U.S. based businesses should be working with professionals to evaluate whether they are eligible to access these benefits as soon as possible.

5. How do I preserve my cash flow in foreign jurisdictions to fund operations?

Right now, most businesses have one thing at the front of their collective minds- optimizing and preserving cash flow to survive the pandemic. White it can sometimes be challenging to have a firm grasp of your comprehensive financial standing throughout your entire global operations, there are three critical concepts that U.S. businesses should understand in order to remain afloat.

  • Take stock of your financial instruments. In cross-border trade, many payments are made through letters of credit, bank guarantees, and other notes, which are often as good as cash, depending on the jurisdiction. So, maintain an inventory of your payment methods and financial instruments worldwide.
  • Gain a clear understanding of your drawing ability. Typically, governments or financial institutions will put conditions on your ability to draw on lines of credit or otherwise access capital to build cash. Creating an effective matrix that outlines those conditions, credit limits and other important financial information is critical.
  • Communicate with your suppliers. Business owners should always be in touch with their partners and have their pulse on the economic capabilities that exist on the ground locally. If your suppliers or partners become insolvent and can’t meet your product demand or invoke a “force majeure” clause in your contract to cease production, then your upstream sales will be damaged and your cash position weakened. Communication goes a long way in avoiding these surprises.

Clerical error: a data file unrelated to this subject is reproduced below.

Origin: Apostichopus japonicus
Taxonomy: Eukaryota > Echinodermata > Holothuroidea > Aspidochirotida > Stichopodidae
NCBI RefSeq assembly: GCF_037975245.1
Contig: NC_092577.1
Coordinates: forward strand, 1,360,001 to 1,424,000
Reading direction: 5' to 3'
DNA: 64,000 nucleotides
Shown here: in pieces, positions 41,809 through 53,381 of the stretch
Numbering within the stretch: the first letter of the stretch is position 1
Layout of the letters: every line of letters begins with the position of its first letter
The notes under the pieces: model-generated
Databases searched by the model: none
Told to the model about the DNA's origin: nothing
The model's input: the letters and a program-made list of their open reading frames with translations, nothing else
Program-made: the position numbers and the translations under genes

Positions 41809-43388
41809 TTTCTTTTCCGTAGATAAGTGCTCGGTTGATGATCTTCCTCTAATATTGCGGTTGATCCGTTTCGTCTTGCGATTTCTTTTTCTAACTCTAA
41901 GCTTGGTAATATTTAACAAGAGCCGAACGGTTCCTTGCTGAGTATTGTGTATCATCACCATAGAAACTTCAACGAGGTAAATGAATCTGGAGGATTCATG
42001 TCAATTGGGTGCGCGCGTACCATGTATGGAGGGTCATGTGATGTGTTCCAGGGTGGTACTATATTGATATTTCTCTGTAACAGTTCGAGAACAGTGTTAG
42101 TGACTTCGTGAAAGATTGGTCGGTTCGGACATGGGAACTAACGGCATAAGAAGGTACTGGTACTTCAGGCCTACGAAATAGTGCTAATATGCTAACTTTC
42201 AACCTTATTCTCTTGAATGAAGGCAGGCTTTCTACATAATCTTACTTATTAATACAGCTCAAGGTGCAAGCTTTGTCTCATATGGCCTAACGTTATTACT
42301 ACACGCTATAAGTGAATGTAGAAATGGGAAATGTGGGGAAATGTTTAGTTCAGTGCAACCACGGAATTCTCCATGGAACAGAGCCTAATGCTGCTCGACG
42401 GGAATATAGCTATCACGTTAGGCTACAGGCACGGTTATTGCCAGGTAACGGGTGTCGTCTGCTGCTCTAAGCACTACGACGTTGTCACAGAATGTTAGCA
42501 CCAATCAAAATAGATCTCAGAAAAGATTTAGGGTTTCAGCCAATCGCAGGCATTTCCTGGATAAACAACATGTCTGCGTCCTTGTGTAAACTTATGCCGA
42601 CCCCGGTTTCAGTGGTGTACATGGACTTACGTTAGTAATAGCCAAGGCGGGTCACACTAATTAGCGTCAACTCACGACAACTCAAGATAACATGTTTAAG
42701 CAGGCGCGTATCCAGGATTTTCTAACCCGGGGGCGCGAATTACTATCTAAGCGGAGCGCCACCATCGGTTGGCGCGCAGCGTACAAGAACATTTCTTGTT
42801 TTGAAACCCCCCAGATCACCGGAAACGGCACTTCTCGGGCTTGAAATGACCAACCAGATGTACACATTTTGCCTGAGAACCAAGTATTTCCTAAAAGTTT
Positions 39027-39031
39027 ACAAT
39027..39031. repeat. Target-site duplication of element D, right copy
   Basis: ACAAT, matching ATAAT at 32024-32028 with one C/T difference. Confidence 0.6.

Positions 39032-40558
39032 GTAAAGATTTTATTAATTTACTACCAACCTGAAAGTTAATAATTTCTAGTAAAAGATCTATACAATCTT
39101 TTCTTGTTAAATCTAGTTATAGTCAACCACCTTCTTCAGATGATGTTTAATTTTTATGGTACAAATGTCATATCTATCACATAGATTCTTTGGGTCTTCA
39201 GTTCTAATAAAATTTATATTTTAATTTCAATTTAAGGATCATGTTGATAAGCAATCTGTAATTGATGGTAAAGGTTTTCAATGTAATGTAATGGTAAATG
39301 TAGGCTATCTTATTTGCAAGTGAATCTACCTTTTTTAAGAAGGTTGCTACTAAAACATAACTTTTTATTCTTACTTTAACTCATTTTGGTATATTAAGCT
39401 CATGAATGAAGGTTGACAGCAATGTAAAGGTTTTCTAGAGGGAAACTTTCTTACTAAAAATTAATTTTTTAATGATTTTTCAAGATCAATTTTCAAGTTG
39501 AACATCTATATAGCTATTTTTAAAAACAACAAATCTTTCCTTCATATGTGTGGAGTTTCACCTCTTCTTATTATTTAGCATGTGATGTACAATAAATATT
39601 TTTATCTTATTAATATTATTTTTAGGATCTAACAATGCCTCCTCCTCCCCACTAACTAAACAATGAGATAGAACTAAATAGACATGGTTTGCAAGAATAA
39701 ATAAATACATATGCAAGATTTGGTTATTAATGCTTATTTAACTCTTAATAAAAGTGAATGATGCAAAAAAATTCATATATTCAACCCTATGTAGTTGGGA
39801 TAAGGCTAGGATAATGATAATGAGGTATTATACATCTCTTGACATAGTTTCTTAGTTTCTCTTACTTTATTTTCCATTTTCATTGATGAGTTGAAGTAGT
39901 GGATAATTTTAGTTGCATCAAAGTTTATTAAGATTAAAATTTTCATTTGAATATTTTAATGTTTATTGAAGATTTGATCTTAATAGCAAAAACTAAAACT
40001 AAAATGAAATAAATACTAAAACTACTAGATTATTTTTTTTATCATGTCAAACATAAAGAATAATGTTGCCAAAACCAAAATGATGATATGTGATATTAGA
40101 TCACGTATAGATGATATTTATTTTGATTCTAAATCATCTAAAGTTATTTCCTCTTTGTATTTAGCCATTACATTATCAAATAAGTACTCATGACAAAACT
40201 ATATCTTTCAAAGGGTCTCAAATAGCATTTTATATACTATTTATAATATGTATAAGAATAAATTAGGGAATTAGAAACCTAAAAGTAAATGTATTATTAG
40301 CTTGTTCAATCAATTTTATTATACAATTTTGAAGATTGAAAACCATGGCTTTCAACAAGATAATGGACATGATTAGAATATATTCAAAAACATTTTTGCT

Clearly, COVID-19 is going to create a temporary setback in the world economy, so it is important that companies with a global footprint remain prepared for the impending challenges and work closely with legal counsel to maintain an understanding of their rights and obligations under their insurance policies, commercial agreements, and applicable foreign laws.

If you need guidance on the issues outlined in this article or would like to discuss your global strategy more generally in light of the COVID-19 global health crisis, please contact Vinita Mehra directly.